There are other individuals, however, who immediately engage in sexually explicit conversation with children. Some offenders primarily collect and trade child-pornographic images, while others seek face-to-face meetings with children via on-line contacts. It is important for parents to understand that children can be indirectly victimized through conversation, i.e. "chat," as well as the transfer of sexually explicit information and material. Computer-sex offenders may also be evaluating children they come in contact with on-line for future face-to-face contact and direct victimization. Parents and children should remember that a computer-sex offender can be any age or sex the person does not have to fit the caricature of a dirty, unkempt, older man wearing a raincoat to be someone who could harm a child.

Children, especially adolescents, are sometimes interested in and curious about sexuality and sexually explicit material. They may be moving away from the total control of parents and seeking to establish new relationships outside their family. Because they may be curious, children/adolescents sometimes use their online access to actively seek out such materials and individuals. Sex offenders targeting children will use and exploit these characteristics and needs. Some adolescent children may also be attracted to and lured by on-line offenders closer to their age who, although not technically child molesters, may be dangerous. Nevertheless, they have been seduced and manipulated by a clever offender and do not fully understand or recognize the potential danger of these contacts.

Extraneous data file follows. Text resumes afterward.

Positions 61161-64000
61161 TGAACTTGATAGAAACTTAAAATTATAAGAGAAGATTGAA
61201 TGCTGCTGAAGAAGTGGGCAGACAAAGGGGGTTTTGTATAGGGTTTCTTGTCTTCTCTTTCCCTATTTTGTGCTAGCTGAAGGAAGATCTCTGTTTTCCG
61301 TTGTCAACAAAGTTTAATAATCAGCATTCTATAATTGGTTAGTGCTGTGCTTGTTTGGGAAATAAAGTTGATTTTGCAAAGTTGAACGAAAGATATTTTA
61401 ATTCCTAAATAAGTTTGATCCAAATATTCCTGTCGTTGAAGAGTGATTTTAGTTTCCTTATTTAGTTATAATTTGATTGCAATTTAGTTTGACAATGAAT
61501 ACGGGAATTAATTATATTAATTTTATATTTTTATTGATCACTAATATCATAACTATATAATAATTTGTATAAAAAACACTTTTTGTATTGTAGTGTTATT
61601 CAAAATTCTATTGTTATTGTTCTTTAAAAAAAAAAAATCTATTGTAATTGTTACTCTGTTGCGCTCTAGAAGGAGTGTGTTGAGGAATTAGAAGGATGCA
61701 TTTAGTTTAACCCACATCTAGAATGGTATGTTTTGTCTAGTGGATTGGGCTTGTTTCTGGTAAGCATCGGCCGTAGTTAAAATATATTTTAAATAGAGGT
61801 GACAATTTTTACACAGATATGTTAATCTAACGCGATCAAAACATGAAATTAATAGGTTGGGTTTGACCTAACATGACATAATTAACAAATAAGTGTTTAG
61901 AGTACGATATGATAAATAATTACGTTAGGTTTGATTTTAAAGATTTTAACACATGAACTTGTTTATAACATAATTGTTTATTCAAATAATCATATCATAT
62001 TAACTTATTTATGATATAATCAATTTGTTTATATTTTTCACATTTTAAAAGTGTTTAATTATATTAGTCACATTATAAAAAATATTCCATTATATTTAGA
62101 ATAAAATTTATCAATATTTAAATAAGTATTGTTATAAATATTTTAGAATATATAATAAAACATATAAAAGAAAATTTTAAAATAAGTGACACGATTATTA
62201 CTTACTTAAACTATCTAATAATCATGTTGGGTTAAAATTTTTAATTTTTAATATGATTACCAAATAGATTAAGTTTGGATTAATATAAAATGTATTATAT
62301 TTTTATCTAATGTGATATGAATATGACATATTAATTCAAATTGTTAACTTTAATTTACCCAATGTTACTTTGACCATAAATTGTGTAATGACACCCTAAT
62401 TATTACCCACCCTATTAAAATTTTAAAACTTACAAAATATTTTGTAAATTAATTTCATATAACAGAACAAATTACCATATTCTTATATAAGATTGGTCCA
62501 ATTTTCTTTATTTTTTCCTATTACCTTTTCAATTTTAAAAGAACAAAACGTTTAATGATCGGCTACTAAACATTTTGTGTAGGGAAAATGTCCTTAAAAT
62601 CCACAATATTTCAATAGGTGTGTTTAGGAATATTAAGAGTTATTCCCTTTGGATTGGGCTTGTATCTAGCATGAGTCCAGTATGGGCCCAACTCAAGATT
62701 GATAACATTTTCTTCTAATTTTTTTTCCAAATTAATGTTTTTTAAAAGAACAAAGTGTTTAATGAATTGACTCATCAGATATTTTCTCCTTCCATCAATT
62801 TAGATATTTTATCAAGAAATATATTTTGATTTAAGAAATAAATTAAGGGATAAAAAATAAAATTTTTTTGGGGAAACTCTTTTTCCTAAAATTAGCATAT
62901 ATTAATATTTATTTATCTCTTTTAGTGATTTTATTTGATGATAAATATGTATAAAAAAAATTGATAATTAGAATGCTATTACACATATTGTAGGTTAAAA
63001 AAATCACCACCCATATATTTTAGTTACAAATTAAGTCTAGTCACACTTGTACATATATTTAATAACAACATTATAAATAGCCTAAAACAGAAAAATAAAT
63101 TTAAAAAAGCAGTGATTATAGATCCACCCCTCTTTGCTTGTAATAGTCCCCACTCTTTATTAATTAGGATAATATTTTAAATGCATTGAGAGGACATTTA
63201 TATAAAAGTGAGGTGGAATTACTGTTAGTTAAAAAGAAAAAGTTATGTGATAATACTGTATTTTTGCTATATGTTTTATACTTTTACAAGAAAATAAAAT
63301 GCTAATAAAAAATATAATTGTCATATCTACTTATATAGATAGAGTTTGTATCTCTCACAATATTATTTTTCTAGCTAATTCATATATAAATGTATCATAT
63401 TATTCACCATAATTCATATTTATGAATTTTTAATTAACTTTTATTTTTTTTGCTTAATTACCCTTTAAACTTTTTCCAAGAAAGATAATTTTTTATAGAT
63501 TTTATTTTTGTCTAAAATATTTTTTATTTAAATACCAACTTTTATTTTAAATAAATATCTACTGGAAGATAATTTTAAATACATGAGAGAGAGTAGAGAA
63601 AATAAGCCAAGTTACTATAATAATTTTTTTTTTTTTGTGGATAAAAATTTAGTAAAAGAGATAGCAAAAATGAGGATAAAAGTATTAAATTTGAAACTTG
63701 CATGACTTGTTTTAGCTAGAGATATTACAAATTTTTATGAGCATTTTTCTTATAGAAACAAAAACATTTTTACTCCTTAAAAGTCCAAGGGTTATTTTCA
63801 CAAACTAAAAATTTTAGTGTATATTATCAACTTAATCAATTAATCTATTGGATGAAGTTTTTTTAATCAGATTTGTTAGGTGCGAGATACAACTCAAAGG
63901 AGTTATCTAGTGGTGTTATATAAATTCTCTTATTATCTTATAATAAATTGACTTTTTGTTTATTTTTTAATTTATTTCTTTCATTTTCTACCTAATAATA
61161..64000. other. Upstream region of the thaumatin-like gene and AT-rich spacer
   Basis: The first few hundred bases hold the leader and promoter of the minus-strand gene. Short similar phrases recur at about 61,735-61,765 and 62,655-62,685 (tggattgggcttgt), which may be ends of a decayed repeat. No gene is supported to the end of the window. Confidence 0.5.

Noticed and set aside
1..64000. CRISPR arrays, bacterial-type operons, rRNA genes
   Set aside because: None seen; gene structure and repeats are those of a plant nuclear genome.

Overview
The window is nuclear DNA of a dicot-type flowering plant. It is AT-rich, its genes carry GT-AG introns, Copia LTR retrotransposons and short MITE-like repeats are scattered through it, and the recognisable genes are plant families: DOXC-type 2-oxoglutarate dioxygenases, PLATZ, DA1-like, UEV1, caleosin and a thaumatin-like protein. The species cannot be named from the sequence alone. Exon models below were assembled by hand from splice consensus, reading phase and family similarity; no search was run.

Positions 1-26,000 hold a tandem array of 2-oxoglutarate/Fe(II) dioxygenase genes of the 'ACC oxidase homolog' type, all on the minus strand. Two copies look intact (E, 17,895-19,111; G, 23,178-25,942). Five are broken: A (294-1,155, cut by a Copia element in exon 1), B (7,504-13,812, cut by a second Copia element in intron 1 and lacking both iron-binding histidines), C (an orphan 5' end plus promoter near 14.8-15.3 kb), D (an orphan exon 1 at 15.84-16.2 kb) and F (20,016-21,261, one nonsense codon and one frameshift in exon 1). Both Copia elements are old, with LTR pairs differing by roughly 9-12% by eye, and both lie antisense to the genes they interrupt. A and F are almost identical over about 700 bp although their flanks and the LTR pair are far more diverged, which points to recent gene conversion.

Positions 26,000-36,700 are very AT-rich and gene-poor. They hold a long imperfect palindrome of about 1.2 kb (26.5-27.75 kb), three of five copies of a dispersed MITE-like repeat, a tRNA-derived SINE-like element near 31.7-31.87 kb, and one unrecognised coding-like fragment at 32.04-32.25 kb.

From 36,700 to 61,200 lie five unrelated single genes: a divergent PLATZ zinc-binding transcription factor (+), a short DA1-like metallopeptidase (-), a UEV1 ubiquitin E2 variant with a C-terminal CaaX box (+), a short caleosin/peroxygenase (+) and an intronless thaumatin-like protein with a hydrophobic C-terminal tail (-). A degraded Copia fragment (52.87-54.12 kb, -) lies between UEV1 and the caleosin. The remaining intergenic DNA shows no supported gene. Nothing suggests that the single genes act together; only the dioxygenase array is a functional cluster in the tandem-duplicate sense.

This guide was prepared from actual investigations involving child victims, as well as investigations where law enforcement officers posed as children. Further information on protecting your child on-line may be found in the National Center for Missing and Exploited Children's Child Safety on the Information Highway and Teen Safety on the Information Highway pamphlets.

What Are Signs That Your Child Might Be At Risk On-line?

Your child spends large amounts of time online, especially at night.

Most children that fall victim to computer-sex offenders spend large amounts of time online, particularly in chat rooms. They may go online after dinner and on the weekends. They may be latchkey kids whose parents have told them to stay at home after school. They go online to chat with friends, make new friends, pass time, and sometimes look for sexually explicit information. While much of the knowledge and experience gained may be valuable, parents should consider monitoring the amount of time spent online.

Children on-line are at the greatest risk during the evening hours. While offenders are online around the clock, most work during the day and spend their evenings online trying to locate and lure children or seeking pornography.

You find pornography on your child's computer.